FPAC requests support for industry
The Forest Products Association of Canada (FPAC) is asking the federal government to use Budget 2013 to continue to build on the existing momentum of innovation and transformation in the job-rich forest sector.
November 7, 2012 By CNW
This should include replenishment of the successful Investments in Forest Industry Transformation (IFIT) program.
The original $100 million IFIT program generated 107 applications and was over-subscribed by a factor of five, demonstrating the significant appetite by the Canadian forestry sector to develop and commercialize new innovative technologies in the areas of bio-energy, bio-chemicals and new solid wood projects. About a third of these project applications were for world-first innovations. By investing $300 million over the next three years in IFIT, the government will continue to support the ambitious Vision2020 agenda of the Canadian forest sector.
“We know the government is facing an era of fiscal restraint,” says the President and CEO of FPAC, David Lindsay. “However by continuing to demonstrate support for our transformation agenda the government will maximize the return on its significant investment in industry transformation to date, help the Canadian sector lead the world in innovative products and unleash the potential of Canada’s vast forest resource.”
FPAC is also asking the government to improve innovation, productivity and competiveness by:
• Use the purchasing power of Public Works and Government Services Canada to kick start demand for existing and emerging forest products – from building materials to biofuels to pharmaceuticals- all products that have graduated from the innovation development process.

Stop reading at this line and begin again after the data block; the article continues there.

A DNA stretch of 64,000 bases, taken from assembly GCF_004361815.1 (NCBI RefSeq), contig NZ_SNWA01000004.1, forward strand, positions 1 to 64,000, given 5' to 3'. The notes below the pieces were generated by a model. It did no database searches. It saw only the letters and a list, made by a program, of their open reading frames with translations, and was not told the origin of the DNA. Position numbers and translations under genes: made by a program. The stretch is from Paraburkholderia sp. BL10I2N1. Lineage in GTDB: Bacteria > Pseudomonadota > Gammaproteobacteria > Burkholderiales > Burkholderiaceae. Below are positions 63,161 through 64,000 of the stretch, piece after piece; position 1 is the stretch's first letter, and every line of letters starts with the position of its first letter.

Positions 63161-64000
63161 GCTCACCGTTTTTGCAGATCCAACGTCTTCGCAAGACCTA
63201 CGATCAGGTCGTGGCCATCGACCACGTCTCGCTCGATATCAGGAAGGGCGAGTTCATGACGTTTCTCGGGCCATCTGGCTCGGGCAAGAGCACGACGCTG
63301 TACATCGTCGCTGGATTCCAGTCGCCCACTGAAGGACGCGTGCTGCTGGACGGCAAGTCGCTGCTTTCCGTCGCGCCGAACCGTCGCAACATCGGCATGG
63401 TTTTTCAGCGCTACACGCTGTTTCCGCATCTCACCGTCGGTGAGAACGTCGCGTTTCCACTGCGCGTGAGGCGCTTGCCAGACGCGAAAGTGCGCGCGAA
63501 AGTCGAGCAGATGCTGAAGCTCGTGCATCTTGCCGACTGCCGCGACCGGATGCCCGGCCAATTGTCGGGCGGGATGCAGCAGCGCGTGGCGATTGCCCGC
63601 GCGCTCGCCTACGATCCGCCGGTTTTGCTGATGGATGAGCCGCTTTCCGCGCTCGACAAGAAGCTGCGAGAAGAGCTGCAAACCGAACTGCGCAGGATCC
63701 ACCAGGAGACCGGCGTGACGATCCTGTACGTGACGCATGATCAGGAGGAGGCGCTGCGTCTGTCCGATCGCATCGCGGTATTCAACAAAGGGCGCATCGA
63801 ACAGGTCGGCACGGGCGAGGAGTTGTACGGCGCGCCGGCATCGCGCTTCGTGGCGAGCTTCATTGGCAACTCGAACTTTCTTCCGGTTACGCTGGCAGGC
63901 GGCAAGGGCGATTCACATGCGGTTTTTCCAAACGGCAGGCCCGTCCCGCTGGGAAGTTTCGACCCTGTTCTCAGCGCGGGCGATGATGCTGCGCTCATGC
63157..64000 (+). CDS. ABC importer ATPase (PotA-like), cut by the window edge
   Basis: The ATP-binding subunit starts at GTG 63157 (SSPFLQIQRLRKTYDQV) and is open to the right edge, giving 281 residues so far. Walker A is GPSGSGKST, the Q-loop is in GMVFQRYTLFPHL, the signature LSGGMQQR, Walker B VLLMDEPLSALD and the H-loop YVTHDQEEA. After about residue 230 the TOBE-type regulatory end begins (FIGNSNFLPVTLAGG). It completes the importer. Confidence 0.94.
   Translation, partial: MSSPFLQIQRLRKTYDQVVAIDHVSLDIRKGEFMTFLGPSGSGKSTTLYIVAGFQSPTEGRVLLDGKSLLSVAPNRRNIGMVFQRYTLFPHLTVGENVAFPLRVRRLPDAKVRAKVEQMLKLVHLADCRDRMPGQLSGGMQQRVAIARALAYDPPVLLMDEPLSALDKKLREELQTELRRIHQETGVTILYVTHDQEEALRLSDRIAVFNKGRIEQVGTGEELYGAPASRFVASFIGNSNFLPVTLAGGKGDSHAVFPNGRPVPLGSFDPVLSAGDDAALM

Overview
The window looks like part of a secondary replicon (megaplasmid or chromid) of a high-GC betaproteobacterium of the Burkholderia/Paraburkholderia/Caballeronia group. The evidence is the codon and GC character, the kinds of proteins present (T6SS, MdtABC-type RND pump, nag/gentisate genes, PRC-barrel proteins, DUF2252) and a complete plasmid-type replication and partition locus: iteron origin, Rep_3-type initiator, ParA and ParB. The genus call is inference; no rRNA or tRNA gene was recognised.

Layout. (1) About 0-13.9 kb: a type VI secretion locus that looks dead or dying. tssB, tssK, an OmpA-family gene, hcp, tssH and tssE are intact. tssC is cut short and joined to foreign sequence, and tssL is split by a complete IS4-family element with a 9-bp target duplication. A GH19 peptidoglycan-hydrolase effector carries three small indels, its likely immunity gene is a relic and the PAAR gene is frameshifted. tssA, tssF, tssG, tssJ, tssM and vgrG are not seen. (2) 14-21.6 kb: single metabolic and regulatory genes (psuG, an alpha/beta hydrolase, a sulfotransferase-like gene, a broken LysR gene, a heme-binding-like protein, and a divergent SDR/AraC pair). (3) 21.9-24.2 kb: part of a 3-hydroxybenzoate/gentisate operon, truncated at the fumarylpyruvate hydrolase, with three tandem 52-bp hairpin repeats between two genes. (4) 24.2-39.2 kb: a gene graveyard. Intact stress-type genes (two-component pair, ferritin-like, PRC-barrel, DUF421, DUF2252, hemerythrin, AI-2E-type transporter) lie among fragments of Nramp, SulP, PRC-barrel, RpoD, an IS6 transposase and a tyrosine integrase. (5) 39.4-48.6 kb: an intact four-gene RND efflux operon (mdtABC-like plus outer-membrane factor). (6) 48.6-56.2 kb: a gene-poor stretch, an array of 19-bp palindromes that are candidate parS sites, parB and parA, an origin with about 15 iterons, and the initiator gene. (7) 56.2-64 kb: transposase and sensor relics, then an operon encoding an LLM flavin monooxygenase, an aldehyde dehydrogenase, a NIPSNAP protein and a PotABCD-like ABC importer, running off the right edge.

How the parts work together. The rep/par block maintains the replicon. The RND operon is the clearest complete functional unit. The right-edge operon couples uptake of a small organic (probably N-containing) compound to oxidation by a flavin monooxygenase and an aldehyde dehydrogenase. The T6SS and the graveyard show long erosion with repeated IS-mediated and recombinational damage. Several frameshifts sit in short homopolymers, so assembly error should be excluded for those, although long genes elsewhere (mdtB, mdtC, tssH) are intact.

• Take action to increase the number of skilled tradespeople, particularly through immigration reform and efforts to engage Aboriginals and women in non-traditional roles. This will help the forest products sector reach its goal of recruiting 60,000 new employees by 2020.
• Permanently extend the Accelerated Capital Coast Allowance provisions for manufacturing equipment to help attract capital and encourage first-of-kind commercial applications of technology.
• Broaden access to the Scientific Research and Experimental Development tax credit program
• Continue to adequately fund Canada’s research agencies such as FPInnovations.
• Take action to fix a monopolistic rail system that is resulting in high rates and poor service and impacting our ability to be competitive and service emerging markets.
“We truly appreciate how the government has been there to help Canadian forest companies develop a dynamic future-oriented industry that is creating jobs and supporting rural communities,” says Lindsay. “We need continuing smart and strategic support so the sector can reach the ambitious goals of our Vision2020 and become a world leader in supplying new innovative products to global markets.”
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